|Born||3 April 1898|
Yekaterinoslav, Russian Empire
|Died||4 June 1997 (aged 99)|
|Alma mater||University of California, Davis|
|Awards||National Medal of Science (1989)|
|Thesis||Some pathological changes in the anatomy of leaves of the sugar beet (Beta vulgaris L.) affected by the curly-top disease (1931)|
Esau was born on 3 April 1898 in Yekaterinoslav, Russian Empire (now Dnipro, Ukraine) to a family of Mennonites of German descent, so-called "Russian Mennonites". She began studying agriculture in Moscow, but after a year her family was prompted by the Bolshevik Revolution to move to Germany where she completed her studies at the Agricultural College of Berlin. This had provided training in plant breeding. The Esau family moved to California in 1922, where Esau worked for the Spreckels Sugar Company on sugar beet resistance to curly top virus.: 33–34 From 1927 Esau was employed as a graduate assistant in the Botany Division and resumed her education at the University of California, Davis, through registering for a PhD degree at University of California Berkeley in 1928 (Davis did not have a graduate school at this time). Her doctoral committee were W.W. Robbins, (botanist and the chair), T.H. Goodspeed, cytologist, and T.E. Rawlins, plant pathologist. She was formally awarded a doctorate in 1931 which was granted by UC Berkeley in 1932. She was also elected to the Phi Beta Kappa honor society in 1932. Esau then joined the faculty in the new post of Junior Botanist in the Experimental Station of the College of Agriculture, and remained until her retirement at age 67.: 33–34
Esau was a pioneering plant anatomist and her books Plant Anatomy (1953) and Anatomy of Seed Plants (1960) were key plant structural biology texts for four decades. Her early work in plant anatomy focused on the effect of viruses on plants, specifically on plant tissue and development.
Her doctoral research had changed from field to laboratory study of curly top virus disease of sugar beet because of the difficulty of containing field infections with the disease. This led to her focus on plant anatomy and especially phloem tissue that was the subject of her scientific career. She soon discovered that the virus spread through the plants along the phloem. She began applying electron microscopy to her research in 1960.
Esau worked at the University of California, Davis and eventually became a full professor of botany. While teaching, she continued her research on viruses and specifically phloem, the food conducting tissue in plants. In the 1950s, she collaborated with botanist Vernon Cheadle on more phloem research. Her treatise The Phloem (1969) was published as Volume 5 of the Handbuch der Pflanzenanatomie. This volume has been recognized as the most important of the series and was a definitive source of information about phloem. Ray Evert, one of Esau's graduate students, says: "The book Plant Anatomy brought to life what previously had seemed to me to be a rather dull subject. I was not the only one so affected. Plant Anatomy had an enormous impact worldwide, literally bringing about a revivification of the discipline." However, Esau was unaffected by the recognition accorded her, and she told David Russell, who compiled her oral history, "I don't know how I happened to be elected [for the National Medal of Science]. I have no idea what impressed them about me." She was official mentor to only 15 doctoral students but her exceptional ability as a teacher was recognised and appreciated by many.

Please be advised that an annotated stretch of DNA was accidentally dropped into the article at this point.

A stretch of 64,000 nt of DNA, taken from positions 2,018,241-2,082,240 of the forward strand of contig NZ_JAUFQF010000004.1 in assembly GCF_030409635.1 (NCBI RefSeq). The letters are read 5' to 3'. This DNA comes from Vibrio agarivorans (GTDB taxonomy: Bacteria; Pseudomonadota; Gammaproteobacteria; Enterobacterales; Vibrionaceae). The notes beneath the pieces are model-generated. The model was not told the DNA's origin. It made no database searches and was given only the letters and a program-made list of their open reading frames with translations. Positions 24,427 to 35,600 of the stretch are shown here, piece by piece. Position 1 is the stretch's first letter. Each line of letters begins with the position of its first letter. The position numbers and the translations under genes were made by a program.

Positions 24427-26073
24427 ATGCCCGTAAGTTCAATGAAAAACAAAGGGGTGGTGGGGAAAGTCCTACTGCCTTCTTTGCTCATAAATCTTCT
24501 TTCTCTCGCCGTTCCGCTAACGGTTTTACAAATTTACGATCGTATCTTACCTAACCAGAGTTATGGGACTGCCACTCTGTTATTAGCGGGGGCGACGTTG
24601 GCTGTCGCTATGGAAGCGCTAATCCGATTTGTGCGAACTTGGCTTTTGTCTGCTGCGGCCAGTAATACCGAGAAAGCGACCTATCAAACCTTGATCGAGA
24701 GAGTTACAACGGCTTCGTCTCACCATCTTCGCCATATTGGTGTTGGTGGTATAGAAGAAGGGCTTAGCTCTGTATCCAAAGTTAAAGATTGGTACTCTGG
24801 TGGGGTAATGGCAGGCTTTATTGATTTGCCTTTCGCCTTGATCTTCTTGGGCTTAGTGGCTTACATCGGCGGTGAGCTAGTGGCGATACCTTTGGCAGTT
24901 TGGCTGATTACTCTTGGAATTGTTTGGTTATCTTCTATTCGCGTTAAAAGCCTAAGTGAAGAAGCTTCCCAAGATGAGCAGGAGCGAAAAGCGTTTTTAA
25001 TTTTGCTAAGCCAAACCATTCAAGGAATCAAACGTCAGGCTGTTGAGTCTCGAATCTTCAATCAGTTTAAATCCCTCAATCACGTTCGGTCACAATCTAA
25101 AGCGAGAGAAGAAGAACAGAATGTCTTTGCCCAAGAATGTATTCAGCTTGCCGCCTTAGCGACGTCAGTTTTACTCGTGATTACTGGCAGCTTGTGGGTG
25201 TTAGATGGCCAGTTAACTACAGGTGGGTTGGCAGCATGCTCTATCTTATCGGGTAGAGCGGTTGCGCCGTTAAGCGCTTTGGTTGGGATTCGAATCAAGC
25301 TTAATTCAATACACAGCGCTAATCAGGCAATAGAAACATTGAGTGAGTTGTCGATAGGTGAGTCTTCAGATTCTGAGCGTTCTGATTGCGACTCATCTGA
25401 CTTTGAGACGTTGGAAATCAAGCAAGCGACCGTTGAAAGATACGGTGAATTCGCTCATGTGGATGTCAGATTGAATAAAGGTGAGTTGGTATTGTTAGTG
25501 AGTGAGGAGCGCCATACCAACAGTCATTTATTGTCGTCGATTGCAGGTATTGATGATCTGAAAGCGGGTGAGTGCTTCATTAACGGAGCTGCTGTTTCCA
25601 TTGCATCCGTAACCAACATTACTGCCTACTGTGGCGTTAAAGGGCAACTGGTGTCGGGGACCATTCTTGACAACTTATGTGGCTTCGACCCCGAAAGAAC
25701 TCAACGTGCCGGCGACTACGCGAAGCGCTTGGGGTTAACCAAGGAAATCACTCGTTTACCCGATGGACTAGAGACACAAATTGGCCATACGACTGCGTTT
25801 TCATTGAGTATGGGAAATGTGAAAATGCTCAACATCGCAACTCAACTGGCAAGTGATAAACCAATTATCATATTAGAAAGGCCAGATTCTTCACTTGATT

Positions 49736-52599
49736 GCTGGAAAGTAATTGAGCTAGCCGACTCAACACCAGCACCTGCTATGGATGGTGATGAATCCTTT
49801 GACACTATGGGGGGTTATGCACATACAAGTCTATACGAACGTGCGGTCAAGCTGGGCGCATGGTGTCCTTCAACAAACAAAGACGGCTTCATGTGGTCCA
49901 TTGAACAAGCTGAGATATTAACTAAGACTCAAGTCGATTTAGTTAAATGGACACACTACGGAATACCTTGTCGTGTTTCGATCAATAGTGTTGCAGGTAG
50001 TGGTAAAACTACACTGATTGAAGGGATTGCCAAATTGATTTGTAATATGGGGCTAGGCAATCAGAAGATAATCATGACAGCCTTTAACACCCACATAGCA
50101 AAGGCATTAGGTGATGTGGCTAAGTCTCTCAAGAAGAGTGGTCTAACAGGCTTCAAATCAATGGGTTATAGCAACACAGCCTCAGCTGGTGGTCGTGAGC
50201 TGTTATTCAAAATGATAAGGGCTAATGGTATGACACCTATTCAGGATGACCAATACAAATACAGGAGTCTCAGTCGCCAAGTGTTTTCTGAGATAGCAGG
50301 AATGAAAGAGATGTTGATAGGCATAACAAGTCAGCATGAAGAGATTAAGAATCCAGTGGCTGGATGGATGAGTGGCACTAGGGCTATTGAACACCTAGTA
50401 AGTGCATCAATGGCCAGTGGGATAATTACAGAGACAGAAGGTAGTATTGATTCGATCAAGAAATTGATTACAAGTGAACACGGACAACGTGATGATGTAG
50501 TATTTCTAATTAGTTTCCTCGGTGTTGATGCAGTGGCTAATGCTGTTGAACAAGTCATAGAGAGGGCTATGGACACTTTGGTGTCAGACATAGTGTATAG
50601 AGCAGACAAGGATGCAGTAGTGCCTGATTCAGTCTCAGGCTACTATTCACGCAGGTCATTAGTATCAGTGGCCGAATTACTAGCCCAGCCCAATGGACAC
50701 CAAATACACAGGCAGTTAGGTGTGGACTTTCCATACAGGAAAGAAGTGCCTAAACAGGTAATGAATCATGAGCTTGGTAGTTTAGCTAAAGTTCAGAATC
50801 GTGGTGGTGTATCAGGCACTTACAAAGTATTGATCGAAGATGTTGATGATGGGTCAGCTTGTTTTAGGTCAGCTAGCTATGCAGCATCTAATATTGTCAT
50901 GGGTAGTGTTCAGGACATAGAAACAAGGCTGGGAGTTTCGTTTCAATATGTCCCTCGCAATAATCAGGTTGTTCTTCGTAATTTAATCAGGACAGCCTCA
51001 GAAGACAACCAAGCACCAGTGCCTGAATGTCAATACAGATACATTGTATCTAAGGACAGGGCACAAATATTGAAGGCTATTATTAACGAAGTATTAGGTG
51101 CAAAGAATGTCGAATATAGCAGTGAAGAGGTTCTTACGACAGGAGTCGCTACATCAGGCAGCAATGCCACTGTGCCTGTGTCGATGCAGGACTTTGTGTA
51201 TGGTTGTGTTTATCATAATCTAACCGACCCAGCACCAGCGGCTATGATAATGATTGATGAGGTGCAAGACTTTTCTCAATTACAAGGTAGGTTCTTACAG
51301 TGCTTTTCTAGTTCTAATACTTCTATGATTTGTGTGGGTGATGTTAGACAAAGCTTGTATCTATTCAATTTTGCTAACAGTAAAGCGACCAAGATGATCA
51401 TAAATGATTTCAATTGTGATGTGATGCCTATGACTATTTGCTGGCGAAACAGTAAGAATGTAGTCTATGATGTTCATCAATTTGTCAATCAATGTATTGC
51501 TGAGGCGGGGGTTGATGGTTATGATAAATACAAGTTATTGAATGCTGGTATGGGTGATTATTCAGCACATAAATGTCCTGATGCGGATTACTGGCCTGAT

In 1963, she was promoted to full professor at Davis.: 34
After retiring from the University of California, Davis, she moved to the University of California, Santa Barbara in 1965 where Cheadle was now Chancellor, and continued research well into her 90s, publishing a total of 162 articles and five books.
When asked by Elga Wasserman to reflect on her education and career, Esau wrote in 1973 that scientific activities dominated her career and added, "I found ways of maintaining spiritual independence while adjusting myself to established policies. . . . I have never felt that my career was being affected by the fact that I am a woman.": 33–34 In addition that, after being asked in 1992 if she saw herself as a pioneer woman in science, Esau replied, "This is such a funny thing. I never worried about being a woman. It never occurred to me that that was an important thing. I always thought that women could do just as well as men. Of course, the majority of women are not trained to think that way. They are trained to be homemakers. And I was not a homemaker."
Many of Esau's publications are housed and available for loan from the Cornelius Herman Muller library at the University of California, Santa Barbara's Cheadle Center for Biodiversity and Ecological Restoration.
In memory of her contributions as a lecturer, author and scientist, the Katherine Esau Award is awarded to the graduate student who presents the best paper in structural and developmental biology at the annual meeting of the Botanical Society of America.
Esau established the Katherine Esau Fellowship Program in 1993 at the University of California, Davis. This supports post-doctoral, junior faculty and some summer graduate fellowships.
Her books modernised plant anatomy teaching and were in use into the twenty-first century: